Buyers respond well to scheme introduced at some projects
(SINGAPORE) Some developers here are turning to rental guarantees to lure buyers in the current down-market.
Under such schemes - which are offered only for certain units within selected projects - developers help buyers secure tenants, and also ensure that the owner gets a minimum pre-determined yield.
Far East Organization, for example, offers rental guarantees for selected units in selected projects such as Orchard Scotts, Vida, River Place, Tanglin View and Icon.
'Through our marketing efforts over the years, we found that investors do not have the time to lease out or manage the tenancy of their apartments that they have bought from us,' said Chia Boon Kuah, chief operating officer for property sales at Far East Organization.
'Therefore, in 2006, we rolled out the rental guarantee scheme to assist our investment buyers in leasing out their properties. With our own in-house leasing and estate management teams, we are able to provide a seamless one-stop service to our buyers.'
For Vida, which is located in Cairnhill Rise, Far East is now offering a guaranteed rental yield of 5 per cent a year. This, according to Far East, can potentially work out to a return on invested equity of about 10-13 per cent a year.
'Vida is a superior investment as we are offering a yield or return on invested equity of around 10-13 per cent per annum,' said Far East in a recent letter to potential buyers.
Several other developers are offering schemes along the same vein.
At Belle Vue Residences, Wing Tai Holdings is offering a guaranteed return of 20 per cent on the downpayment a buyer makes if he picks up a unit using the deferred payment scheme. (DPS).
Under the scheme, the buyer will have to pay 20 per cent of the property's price as the
downpayment. For a property worth $4 million, for example, this works out to $800,000.
But under Wing Tai's scheme, he will get some of that money back.
Buyers who use the DPS to buy units in Belle Vue will get a guaranteed income of 10 per cent a year for two years on their downpayments. The guarantee will kick in once Belle Vue receives its temporary occupation permit (TOP) at the end of 2010. Using the same example as earlier, the buyer will get some $160,000 two years after TOP.
Market watchers said yield guarantee schemes are generally well-received in a down-market.
Investors, for example, snapped up units at high-end residential development Gallop Gables after The Straits Trading Company offered a two-year guaranteed rental yield of 7 per cent on 10 units there in April. All 10 units at the freehold Farrer Road estate sold in three days.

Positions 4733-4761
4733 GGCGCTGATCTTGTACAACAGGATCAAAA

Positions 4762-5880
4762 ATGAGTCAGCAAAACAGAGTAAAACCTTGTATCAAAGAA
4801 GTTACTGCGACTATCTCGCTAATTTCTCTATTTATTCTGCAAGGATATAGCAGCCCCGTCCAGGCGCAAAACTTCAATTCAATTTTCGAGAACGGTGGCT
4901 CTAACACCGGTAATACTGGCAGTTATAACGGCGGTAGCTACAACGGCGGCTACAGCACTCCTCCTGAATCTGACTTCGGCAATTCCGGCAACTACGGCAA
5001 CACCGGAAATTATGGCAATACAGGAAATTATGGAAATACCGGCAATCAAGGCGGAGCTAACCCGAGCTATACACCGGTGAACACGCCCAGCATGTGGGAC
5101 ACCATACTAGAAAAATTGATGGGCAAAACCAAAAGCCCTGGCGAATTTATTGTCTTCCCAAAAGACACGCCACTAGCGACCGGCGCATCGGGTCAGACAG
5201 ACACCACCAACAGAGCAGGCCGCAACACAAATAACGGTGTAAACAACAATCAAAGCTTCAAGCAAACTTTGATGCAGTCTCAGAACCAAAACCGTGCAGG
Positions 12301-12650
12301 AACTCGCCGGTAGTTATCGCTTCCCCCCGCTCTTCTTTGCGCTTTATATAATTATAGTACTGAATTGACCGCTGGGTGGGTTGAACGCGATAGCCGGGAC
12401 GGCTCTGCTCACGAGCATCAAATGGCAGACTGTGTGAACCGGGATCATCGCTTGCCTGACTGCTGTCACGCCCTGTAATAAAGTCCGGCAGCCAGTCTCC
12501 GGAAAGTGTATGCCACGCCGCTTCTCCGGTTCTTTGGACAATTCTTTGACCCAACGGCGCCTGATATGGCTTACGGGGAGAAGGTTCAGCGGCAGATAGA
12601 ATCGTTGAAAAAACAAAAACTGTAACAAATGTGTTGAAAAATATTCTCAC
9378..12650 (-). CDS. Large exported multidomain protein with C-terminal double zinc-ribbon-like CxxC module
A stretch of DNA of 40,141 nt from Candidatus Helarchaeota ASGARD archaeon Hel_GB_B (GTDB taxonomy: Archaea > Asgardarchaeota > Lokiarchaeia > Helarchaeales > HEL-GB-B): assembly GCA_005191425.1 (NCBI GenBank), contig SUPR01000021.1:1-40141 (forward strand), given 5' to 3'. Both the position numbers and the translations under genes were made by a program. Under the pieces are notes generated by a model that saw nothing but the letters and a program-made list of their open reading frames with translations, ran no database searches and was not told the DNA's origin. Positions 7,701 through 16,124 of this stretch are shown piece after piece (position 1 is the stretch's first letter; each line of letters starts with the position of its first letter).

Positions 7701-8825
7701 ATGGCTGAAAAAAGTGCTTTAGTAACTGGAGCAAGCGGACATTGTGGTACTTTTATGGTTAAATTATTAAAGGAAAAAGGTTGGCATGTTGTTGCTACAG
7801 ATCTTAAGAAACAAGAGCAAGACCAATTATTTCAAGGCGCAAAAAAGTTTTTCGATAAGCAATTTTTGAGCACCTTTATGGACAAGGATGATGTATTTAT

Elsewhere, at its preview for The Mezzo, Soilbuild Group Holdings offered a 6 per cent annual rental guarantee for two years, apart from the interest absorption scheme. The rental guarantee kicks in right after the TOP date. Soilbuild said recently that the launch of the first phase of The Mezzo was 'met with an encouraging response'.
Market sources told BT that at least a few more new upcoming projects will offer variations of such schemes. Developers have historically offered such schemes to entice buyers when the property market is weak.
Hong Leong Group's 71-unit luxury development Cuscaden Residence had such a scheme when it was launched in 2004 shortly after the Sars scare. Wing Tai Holdings also offered something similar for Duchess Crest in Bukit Timah in 1998, during the Asian financial crisis.
However, yield guarantees are a popular option for developers, said Joseph Tan, CB Richard Ellis' executive director for residential. This is because such schemes force developers to manage units once they have been sold.
A check with Singapore's three largest listed developers - CapitaLand, City Developments and Keppel Land - showed that none of them are currently offering any kind of rental guarantee schemes.
Units with yield guarantees could also come at a higher price, said Peter Ow, executive director for residential at Knight Frank. For example, developers who offer the interest absorption scheme at their properties usually charge a price premium of 2-3 per cent for units sold under the scheme, Mr
Ow pointed out. This is because the developers have to absorb the interest costs that would otherwise have been borne by the buyers. The same principle applies for units offering yield guarantees, he said.
Source: Business Times, 26 May 2009